Next-generation cognitive computing is rapidly changing how we live and work. Thousands of brands like 1-800-Flowers and Sesame Street are already using cognitive solutions like IBM Watson to redefine how they improve performance, customer service and revenue. Today's business challenges have never been more complex, and the critical insights that can help address these challenges are often buried in an avalanche of data. With cognitive computing, we are now able to unlock the value in ALL the data -- from internal, external and even publicly available sources -- available to a business. Much of this data was previously inaccessible as it existed in was unstructured (documents, emails, social media posts and images etc.), or was dispersed among any many systems and silos.
Watson, the IBM computer system that attracted millions of viewers when it defeated two Jeopardy champions handily in 2011, is finally going to meet its public. Last week, IBM announced that a version of the artificially intelligent software that gave Watson its smarts is to be rented out to companies as a customer service agent. It will be able to respond to questions posed by people, and sustain a basic conversation by keeping track of context and history if a person asks further questions. An "Ask Watson" button on websites or mobile apps will open a text-based dialogue with the retired Jeopardy champion on topics such as product buying decisions and troubleshooting guidance. This new version of Watson, somewhat opaquely called "Watson Engagement Advisor," will be the Jeopardy champ's first truly public test.
Conventional MDM, EMM and UEM solutions lack the ability to discover and prioritize the areas that have the most meaningful impact on your organization. Instead, they rely on YOU and your team to self-discover risks and opportunities related to your endpoints, their users, apps, content and data. Taking a cognitive approach to unified endpoint management (UEM), watch how IBM MaaS360 with Watson Advisor brings risk exposures, opportunities, and information front and center for IT professionals. See how easy and fast you can drill down on each insight to Discover, Define, Assess, and Act on mobile threats to the enterprise.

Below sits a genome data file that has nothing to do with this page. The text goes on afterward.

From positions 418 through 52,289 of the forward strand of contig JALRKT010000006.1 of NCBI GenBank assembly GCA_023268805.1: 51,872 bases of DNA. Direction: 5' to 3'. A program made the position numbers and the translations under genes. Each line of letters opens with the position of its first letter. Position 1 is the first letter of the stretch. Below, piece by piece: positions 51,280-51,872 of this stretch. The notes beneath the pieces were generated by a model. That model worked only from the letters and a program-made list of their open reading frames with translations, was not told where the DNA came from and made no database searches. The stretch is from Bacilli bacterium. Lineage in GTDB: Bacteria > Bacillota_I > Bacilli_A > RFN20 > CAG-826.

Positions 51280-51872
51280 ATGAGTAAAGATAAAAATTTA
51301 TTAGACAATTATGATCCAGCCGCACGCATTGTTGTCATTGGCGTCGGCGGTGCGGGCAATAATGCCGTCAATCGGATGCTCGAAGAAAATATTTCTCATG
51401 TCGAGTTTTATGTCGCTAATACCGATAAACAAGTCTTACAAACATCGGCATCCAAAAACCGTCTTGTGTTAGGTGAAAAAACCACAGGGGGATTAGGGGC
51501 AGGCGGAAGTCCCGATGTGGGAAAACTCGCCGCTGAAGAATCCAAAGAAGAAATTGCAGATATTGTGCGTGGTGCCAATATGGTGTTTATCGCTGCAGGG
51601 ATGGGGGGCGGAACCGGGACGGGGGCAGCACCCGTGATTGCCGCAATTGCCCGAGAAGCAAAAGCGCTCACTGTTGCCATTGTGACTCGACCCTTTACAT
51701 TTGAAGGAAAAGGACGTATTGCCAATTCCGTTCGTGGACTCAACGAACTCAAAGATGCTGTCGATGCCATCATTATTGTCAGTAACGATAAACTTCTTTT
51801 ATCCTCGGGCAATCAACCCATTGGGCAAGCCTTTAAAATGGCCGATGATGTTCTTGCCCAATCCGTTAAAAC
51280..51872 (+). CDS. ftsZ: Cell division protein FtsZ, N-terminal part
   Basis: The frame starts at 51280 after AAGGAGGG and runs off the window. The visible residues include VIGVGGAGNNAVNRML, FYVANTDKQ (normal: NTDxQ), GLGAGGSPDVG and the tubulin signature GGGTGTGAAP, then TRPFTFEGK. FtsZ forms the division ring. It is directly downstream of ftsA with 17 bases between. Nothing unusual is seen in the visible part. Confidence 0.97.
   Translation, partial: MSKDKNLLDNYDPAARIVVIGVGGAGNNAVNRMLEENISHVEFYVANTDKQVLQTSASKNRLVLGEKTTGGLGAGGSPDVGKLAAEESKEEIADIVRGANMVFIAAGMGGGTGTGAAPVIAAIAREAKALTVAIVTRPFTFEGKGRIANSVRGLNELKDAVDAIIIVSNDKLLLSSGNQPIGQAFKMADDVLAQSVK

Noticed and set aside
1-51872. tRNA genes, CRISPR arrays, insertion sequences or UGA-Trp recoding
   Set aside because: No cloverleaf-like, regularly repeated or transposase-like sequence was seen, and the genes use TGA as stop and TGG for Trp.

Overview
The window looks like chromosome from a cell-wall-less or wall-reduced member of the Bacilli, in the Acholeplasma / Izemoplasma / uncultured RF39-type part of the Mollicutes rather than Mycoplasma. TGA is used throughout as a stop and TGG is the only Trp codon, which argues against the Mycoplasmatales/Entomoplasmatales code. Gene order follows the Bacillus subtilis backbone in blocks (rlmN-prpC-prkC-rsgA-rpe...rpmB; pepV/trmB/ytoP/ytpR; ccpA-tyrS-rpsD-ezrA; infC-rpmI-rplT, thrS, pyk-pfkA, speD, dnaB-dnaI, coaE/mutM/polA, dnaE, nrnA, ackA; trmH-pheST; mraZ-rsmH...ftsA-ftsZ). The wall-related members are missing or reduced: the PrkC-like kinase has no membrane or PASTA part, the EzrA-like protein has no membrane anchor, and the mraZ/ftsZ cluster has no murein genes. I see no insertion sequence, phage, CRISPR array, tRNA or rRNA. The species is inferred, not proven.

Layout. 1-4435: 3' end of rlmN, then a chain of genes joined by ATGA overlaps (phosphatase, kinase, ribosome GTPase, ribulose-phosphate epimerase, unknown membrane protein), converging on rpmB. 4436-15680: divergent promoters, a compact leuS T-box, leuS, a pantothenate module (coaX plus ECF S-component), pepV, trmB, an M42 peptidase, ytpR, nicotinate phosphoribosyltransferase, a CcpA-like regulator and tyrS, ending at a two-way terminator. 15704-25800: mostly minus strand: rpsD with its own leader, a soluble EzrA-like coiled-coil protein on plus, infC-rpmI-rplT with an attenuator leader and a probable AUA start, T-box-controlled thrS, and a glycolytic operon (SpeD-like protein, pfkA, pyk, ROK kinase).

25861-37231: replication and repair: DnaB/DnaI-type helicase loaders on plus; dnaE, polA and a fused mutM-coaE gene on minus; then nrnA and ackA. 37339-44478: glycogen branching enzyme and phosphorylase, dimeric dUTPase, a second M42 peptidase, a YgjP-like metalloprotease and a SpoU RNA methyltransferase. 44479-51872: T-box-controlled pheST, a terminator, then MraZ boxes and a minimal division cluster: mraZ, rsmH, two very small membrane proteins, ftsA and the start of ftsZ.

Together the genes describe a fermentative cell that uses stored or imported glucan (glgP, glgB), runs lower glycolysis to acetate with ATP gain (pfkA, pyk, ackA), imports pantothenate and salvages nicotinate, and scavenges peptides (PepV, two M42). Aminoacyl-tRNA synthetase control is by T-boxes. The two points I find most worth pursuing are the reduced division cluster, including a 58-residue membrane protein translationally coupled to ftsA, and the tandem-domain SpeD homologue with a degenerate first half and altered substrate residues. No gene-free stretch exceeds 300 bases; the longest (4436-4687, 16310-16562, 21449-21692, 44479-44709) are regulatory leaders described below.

We all know how frustrating the experience of calling into a customer service department can be. Long hold times, the endless repetition of birth dates, previous addresses, maiden names... It's enough to make you want to avoid the whole process altogether. But the cloud--paired with technologies like speech recognition, biometrics, natural language, artificial intelligence and machine learning--is giving rise to intelligent virtual agents that are providing faster, more personalized service. Automated customer service solutions have been around for a while, but the cloud is drastically improving the model. Intelligent virtual agents can now crunch data about who you are and what you need, providing the kind of efficient feedback loop required to autonomously keep getting smarter.
Technology company IBM is putting its supercomputer Watson to work - in a robot call centre. The artificially intelligent computer system is taking on the role of customer service manager and will be called Watson Engagement Advisor. Companies will be able to sign up to IBM's service and its customers can then ring a helpline and complain or get help from the Question Answering (QA) machine. The IBM Watson Mobile Developer Challenge invited teams to design mobile apps using Watson's, pictured, cognitive computing capabilities. The 25 finalists will now submit prototypes for judging, after which only five teams will present proposals to IBM.